Biotech researchers have made some of the most phenomenal discoveries and advancements in human medicine over the past half-century, from breakthrough medications for infectious and viral diseases to sequencing the human genome to innovative immunotherapy treatments for cancer.
Here is a look at how biotech is fighting five of the most problematic diseases on the planet today.
In 2016, researchers from the National Institutes of Health Clinical Center in Bethesda, MD sequenced the entire human genome of Pneumocystis, the organism that causes pneumonia. Even in our developed country, pneumonia hospitalizes over 1 million people and kills 50,000 each year.
Studying the genome has helped researchers better understand the organism’s resistance to the immune system, which will help with culturing Pneumocystis and developing innovative treatments.
The outbreak of Ebola on American soil in 2014 brought widespread awareness to the deadly disease that had previously been contained to portions of West Africa. Since then, major pharmaceutical companies have worked on Ebola vaccines, including Tekmira, Sarepta Therapeutics, GlaxoSmithKline, and Merck.
While not a disease most Americans worry about, rabies does cause over 59,000 deaths per year worldwide. The disease is passed from animal hosts — typically wild raccoons, skunks, or bats or domestic animals like cats and dogs — to humans through bites and scratches. Rabies affects the central nervous system and causes inflammation of the brain.
German biotech company, CureVac, published Phase I trial data of their mRNA rabies vaccine in 2017, a promising sign for the future of mRNA-based vaccines.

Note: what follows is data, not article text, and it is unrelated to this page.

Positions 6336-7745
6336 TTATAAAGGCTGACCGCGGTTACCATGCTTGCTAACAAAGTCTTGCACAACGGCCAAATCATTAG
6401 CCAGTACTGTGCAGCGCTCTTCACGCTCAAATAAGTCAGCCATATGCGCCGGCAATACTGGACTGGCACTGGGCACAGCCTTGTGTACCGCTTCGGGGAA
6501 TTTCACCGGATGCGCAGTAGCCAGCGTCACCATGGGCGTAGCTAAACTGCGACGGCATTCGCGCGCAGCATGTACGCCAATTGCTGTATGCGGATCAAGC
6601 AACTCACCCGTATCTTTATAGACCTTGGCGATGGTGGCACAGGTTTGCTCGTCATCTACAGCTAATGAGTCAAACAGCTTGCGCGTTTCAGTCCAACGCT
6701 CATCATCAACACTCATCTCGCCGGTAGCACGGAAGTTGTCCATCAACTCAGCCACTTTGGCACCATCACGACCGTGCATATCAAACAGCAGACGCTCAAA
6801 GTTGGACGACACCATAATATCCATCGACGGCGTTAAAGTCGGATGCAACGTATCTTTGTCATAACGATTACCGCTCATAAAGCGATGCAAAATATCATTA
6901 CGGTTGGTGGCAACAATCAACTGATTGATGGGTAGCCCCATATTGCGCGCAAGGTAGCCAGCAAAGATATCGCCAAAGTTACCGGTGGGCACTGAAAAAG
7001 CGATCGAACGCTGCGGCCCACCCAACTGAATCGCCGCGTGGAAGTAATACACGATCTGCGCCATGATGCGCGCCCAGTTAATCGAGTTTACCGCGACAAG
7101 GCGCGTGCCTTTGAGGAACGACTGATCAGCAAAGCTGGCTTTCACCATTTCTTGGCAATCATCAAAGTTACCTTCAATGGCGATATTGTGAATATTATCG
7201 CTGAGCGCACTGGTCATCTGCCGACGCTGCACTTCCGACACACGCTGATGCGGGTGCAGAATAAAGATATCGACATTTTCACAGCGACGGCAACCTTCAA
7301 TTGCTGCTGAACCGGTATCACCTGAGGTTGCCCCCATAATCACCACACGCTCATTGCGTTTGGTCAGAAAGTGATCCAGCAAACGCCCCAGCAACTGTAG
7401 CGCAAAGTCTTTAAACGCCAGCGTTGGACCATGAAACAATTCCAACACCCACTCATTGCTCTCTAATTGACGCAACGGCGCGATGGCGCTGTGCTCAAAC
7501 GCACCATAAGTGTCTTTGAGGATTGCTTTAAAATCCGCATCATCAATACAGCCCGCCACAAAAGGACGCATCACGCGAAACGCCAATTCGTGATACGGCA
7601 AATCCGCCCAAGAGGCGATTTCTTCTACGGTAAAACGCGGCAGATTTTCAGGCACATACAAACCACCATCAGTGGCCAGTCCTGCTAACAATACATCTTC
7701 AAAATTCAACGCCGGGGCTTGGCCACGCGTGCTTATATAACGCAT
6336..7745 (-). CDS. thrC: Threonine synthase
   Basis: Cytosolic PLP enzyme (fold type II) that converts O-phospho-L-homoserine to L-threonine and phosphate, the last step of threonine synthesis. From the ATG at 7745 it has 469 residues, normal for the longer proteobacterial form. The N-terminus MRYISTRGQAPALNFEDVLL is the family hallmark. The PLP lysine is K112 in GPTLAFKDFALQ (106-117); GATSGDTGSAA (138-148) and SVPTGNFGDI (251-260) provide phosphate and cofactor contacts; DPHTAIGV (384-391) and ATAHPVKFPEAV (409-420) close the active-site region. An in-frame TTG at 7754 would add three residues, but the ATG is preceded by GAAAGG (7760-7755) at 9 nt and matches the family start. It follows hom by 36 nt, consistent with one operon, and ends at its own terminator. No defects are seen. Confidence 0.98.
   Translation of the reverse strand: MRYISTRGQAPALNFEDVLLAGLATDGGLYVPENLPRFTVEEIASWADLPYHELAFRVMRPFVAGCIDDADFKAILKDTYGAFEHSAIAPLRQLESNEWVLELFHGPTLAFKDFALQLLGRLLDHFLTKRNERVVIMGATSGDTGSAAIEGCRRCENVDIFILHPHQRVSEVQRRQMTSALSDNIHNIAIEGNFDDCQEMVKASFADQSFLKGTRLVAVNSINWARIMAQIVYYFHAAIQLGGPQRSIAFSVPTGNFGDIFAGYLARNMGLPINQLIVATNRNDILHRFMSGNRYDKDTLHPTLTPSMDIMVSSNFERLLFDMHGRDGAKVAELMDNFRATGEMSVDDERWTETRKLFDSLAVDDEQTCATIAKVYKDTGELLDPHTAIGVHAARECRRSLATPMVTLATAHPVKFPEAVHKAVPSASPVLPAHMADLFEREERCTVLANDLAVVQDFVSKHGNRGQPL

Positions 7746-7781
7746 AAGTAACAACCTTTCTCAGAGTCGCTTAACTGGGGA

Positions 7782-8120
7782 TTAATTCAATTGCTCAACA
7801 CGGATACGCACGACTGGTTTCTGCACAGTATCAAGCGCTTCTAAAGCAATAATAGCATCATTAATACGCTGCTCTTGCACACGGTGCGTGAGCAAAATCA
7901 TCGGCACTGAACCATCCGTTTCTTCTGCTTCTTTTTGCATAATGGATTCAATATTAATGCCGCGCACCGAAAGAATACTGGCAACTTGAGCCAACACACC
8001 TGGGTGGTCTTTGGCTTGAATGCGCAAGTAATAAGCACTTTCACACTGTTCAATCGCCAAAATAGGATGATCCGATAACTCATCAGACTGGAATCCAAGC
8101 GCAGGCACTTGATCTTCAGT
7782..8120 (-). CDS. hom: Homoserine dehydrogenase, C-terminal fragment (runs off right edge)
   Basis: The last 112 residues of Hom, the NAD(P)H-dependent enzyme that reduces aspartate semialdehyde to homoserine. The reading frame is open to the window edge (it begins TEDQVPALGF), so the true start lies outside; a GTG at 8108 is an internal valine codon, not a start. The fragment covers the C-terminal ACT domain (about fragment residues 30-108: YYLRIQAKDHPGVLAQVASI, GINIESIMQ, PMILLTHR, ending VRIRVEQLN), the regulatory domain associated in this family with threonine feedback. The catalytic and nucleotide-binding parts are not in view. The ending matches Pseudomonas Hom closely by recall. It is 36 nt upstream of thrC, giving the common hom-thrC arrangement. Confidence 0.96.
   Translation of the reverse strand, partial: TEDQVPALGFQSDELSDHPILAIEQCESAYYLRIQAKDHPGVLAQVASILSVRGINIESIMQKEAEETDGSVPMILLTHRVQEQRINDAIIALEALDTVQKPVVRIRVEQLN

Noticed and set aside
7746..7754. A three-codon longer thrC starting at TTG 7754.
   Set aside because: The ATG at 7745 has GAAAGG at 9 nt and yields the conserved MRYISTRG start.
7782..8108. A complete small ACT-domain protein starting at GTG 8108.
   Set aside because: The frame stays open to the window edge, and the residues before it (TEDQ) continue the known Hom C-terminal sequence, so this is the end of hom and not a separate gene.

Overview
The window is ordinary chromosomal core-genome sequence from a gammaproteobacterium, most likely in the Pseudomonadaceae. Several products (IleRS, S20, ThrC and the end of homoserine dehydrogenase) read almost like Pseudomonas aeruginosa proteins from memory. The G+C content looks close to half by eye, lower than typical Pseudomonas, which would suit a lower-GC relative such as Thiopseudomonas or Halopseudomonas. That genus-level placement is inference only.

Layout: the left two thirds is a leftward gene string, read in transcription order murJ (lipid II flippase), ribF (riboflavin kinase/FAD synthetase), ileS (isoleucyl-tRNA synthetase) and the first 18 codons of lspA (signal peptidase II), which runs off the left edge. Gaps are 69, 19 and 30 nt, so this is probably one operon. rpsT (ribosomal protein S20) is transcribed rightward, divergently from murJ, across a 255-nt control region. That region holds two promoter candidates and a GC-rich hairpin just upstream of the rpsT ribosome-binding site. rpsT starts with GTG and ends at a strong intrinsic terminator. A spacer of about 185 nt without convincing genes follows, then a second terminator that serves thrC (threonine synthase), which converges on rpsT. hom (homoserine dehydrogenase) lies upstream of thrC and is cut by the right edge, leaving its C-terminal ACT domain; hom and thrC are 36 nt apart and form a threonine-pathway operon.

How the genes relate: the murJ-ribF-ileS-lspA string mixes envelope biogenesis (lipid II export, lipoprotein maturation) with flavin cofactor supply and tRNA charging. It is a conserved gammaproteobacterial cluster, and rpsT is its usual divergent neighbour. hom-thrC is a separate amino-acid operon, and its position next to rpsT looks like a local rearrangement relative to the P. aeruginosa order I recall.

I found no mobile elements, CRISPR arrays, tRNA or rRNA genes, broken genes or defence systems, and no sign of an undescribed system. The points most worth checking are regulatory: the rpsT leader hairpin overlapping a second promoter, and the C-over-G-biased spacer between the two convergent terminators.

Cancer research has earned major funding and media attention for decades, but the recent immunotherapy innovations have been truly amazing.
In 2017, Novartis earned the first FDA approval for a CAR-T cell therapy with their drug, Kymriah™. CAR-T therapies work by collecting the patient’s cells, genetically engineering them to identify antigens specific to the tumor, then placing the cells back into the patient to fight the cancer.
While CAR-T cell therapies are still in their infancy, researchers continue to develop and improve other immunotherapies.
5. Mad Cow Disease
Mad cow disease gained attention in the 1990s when it killed more than 80 people in the UK and eventually made its way to the US in 2003. It is linked to a fatal brain disease in humans called variant Creutzfeldt-Jakob disease (vCJD).
In 2017, researchers from the National Institute of Allergy and Infectious Diseases found abnormal prion proteins in the skin of people with vCJD, giving hope that other prion diseases, which can lay dormant for years with no symptoms, could be detected earlier.
Read more about the role of biotech in eradicating these diseases here.